Many things have changed in Buffalo, NY since 1905. The Queen City was the eighth largest city in the USA at that time, with a population exceeding 350,000. We’re now ranked 87th among our nation’s cities, with nearly 100,000 fewer residents.
There was no such thing as a zoning ordinance at the beginning of the 20th century, and 70 years would pass before SEQRA (the State Environmental Quality Review Act) was enacted to help protect not only the physical environment, but also the character of existing neighborhoods.
What hasn’t changed is the curiosity that existed then and continues today regarding a certain residence in the City of Buffalo’s Parkside neighborhood.
It was 1905 when the man who would later become our nation’s best known architect, Frank Lloyd Wright, completed his “prairie style” masterpiece for a Buffalo industrialist, Darwin D. Martin. [Click here if you are interested in learning about the bond that was created between Mr. Wright and Mr. Martin.]
Martin House, Aug. 2020
Situated at the northwest corner of Jewett Parkway and Summit Avenue, Darwin Martin’s residential complex sits in the heart of the Parkside neighborhood. Development of this historic district – which hugs the eastern boundary of the Olmsted-designed Delaware Park– started in the 1880s and 1890s, primarily attracting upper-middle-class and professional folk desiring a less-congested form of urban living.
While the nearby residences in existence at the turn of the century varied in size and style, nothing was comparable to the original five buildings and grounds of the Martin House estate.
Directly across Jewett Parkway from the site was a formidable dwelling – half-timber and half-brick – the residence of the prominent architect, William Wicks. Boxy and dominated by vertical lines (reflecting late-18th century aesthetics), its nearly 6,000 square feet of living area – one of the largest in the neighborhood – paled when compared to the Martin’s 14,978-square-foot residence. More significantly, the Wicks house contrasted mightily with rectilinear, horizontally-oriented lines, low hip-roofs and broadly cantilevered eaves of the “prairie style” home built for Darwin and Isabelle Martin and their two children:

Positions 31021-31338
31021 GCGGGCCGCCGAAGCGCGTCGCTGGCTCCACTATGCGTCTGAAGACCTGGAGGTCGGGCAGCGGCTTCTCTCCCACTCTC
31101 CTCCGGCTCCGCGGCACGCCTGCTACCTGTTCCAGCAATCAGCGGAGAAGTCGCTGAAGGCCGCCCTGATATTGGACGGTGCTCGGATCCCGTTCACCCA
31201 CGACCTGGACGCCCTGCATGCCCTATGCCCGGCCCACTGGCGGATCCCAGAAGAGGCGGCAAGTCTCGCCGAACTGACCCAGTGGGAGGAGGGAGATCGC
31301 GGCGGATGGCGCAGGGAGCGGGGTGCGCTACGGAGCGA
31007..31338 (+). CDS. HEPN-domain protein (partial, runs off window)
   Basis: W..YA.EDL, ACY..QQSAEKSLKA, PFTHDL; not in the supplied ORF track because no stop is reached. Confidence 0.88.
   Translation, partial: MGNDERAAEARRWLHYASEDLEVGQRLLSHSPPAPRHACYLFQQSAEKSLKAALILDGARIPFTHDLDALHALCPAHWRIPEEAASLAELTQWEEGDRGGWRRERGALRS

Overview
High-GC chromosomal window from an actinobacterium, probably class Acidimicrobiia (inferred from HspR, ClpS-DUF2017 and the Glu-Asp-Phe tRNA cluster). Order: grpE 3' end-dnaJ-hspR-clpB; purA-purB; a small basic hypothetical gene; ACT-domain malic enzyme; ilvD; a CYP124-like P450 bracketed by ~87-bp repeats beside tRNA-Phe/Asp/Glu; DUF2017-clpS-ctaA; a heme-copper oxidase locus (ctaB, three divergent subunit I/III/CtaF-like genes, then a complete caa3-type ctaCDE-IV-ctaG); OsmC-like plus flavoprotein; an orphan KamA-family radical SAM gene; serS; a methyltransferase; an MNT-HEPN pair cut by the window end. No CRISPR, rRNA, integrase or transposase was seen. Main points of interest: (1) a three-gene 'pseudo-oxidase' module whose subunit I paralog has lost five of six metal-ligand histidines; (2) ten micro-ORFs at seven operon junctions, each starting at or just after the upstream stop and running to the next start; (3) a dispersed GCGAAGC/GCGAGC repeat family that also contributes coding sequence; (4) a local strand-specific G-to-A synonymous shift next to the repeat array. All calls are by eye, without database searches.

Wicks House, 124 Jewett Parkway, Aug. 2020
The house next door to the Martin House, 143 Jewett Parkway, was a 3-story Victorian residence constructed at the end of the 19th century on less than a third of an acre of land. Although that structure was altered substantially over the years, it has been reconstructed to reflect its original appearance, and is now serves as the administrative office for the Martin House complex:
143 Jewett Parkway, Aug. 2020
My first awareness of the Martin House complex came in 1982. I had just purchased my first house, a modest “North Buffalo double” on Florence Avenue in what is now the Parkside East Historic District. According to official records, my two-family was built in 1910.
106 Florence Avenue, Aug. 2020
Wanting a closer look at my new neighborhood, I took a walk up Parkside Avenue. On my left and across the busy street was Delaware Park – with a “tot lot” where youngsters squealed and parents (in this pre-cellphone age) actually interacted with their children, a stretch of trees, and a fully-utilized basketball court. On my side of the street were sturdy, traditional one- and two-family residences, including an arts-and-crafts charmer that I ended up calling home several years later.
121 Parkside Avenue, Aug 2020
On reaching Jewett Parkway (with the entrance to the Buffalo zoo on my left), I hung a right. My stroll and passing familiarity with Parkside had not prepared me for what I observed a block-and-a-half down the street. There stood the Martin House, run-down and clearly in need of attention, but magnificent. And, clearly, a striking contrast to the neighborhood surrounding it.
Although it would be another eight years before I began to represent residents concerned about threats to the environment and the character of their communities. I couldn’t help but wonder: How did the folks who lived here in the early 20th century respond to this sight/site?